Family Altar

Abba’s Heart

Every 2nd Wednesday of the month, families will be gathering together around a meal to build an altar of praise, worship and prayer. If you are single or an empty nester, we also want to encourage you to gather together with others as a spiritual family to do the same. Have a wonderful time, and we look forward to hearing how your time went.

Dinner Table Discussion

Table discussion does not have to be limited to the following questions.

  • Share your feelings in the time of “Shelter in Place”


  • Choose your current favorite worship song to sing (or listen to) together as a family.
  • Have a short round of praising God for who He is and what He is doing in your lives.

Message for the family

The Price of Knowledge

 Read p. 109 (April 8th) from ‘Abba’s Heart’ and prepare a short devotion appropriate for your family.

Family Talk

Read the following questions and have them listen and reflect. Share afterwards.

  • Every one likes freedom. No one desires to be a slave. What if you find that God desires you to be His slave, instead of a servant, how would you respond to Him?
  • What is the difference between a slave to men and a slave to God?

Family Blessing

Lay hands on one another.  Bless them whatever they do, small or great things, only to live a life that glorifies the Father.


Be a Ready Slave

Living in an era after the Abolition of Slavery, the idea of slaves obeying their masters is not fully understood. Just imagine that you are serving someone who has the absolute authority over your dear life, and imagine that you do not have a choice whether to obey or not since your life depends on your master’s pleasure. This is not what our mindset is when we read these parables. We think that we have a choice in our obedience to the Master. We treat Him like our earthly bosses, if they do not like us, we can find another job and be under another boss. The fact is, we do not have another boss, God is our only Master and we do not have a choice.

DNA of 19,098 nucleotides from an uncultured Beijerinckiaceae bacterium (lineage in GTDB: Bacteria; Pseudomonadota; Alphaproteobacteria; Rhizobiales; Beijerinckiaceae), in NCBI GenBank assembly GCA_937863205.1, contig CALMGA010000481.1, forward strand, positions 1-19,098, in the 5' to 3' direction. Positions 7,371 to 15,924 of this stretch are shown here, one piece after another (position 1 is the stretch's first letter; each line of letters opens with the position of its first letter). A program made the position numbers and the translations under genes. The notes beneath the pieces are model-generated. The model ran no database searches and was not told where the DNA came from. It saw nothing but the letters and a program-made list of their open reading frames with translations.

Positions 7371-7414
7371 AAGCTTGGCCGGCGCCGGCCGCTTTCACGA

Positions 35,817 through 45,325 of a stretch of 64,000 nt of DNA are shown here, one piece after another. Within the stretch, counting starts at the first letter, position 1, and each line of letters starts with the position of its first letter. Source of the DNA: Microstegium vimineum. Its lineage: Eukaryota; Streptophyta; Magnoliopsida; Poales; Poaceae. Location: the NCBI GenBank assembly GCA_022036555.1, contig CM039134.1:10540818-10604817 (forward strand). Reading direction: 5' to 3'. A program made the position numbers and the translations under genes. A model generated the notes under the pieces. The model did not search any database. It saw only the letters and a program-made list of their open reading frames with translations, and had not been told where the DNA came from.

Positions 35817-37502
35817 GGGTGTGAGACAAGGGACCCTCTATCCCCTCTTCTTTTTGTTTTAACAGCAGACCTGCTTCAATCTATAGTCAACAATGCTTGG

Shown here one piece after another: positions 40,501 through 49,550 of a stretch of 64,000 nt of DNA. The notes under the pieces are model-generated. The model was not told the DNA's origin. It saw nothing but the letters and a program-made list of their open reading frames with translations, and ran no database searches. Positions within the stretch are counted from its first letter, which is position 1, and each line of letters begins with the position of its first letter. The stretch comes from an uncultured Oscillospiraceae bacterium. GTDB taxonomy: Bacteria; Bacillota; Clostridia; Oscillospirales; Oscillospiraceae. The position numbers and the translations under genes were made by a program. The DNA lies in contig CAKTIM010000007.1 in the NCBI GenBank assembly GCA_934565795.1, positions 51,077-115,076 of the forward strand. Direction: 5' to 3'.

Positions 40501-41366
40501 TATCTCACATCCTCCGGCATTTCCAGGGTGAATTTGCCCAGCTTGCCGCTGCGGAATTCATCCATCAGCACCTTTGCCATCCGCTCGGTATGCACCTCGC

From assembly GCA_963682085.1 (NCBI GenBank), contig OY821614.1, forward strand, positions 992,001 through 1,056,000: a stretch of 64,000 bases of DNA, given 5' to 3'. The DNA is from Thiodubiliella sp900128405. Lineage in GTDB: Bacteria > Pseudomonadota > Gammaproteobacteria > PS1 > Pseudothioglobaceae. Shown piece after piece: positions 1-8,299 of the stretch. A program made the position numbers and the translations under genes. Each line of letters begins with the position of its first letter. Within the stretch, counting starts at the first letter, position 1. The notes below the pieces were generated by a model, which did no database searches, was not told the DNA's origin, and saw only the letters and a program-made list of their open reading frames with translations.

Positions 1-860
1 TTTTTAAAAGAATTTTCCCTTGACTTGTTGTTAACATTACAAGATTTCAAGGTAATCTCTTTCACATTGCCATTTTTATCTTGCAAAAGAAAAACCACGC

So when most translated versions have “servant” in place of “slave” to fit the context, our understanding of the teaching could be watered down. A servant works eight hours a day in most countries, but a slave works round the clock. During the day, as the manager of the Master’s house, he is to provide for the needs of other slaves like food in the proper time. Since he is over his Master’s household, he should not be lazy and neglect his duties. When the Master comes during the daytime, he is supposed to be ready to give an account.

But what if the Master comes back during nighttime? The same thing applies. He should stay dressed for action, gird up his clothes and ready to serve. During the night, he has to keep the lamps burning in order not to fall asleep during the most important hour. When the Master comes back during the night, he would be awake and not asleep for he has to open the door for his Master. He cannot demand a reasonable eight hours of sleep for he is not in a position to demand. He is just a slave!

It is very difficult to find this type of slaves nowadays. Most think that they are only servants, protected by labor laws and regulations. When they serve God, there are conditions and demands. If they do not get what they wanted, there could be a strike to reflect their sentiments. Most of the ministry is self-centered, to do something great out of pride and getting the appreciation and praise of others as their reward. They are not ready to serve others or God, they only serve themselves and their interests. They do not trust the Master, thinking that He is too harsh or too demanding. This is the condition of the church in the twenty-first century. We must go back to the first century and understand what Jesus said in context.

You are accountable to God as a slave is to his earthly master. From him to whom is entrusted much, much more is demanded from him. To whom much is given, they will demand the more. This is God’s principle for our service and ministry. Are you a ready slave, dressed for action; or you are a servant only?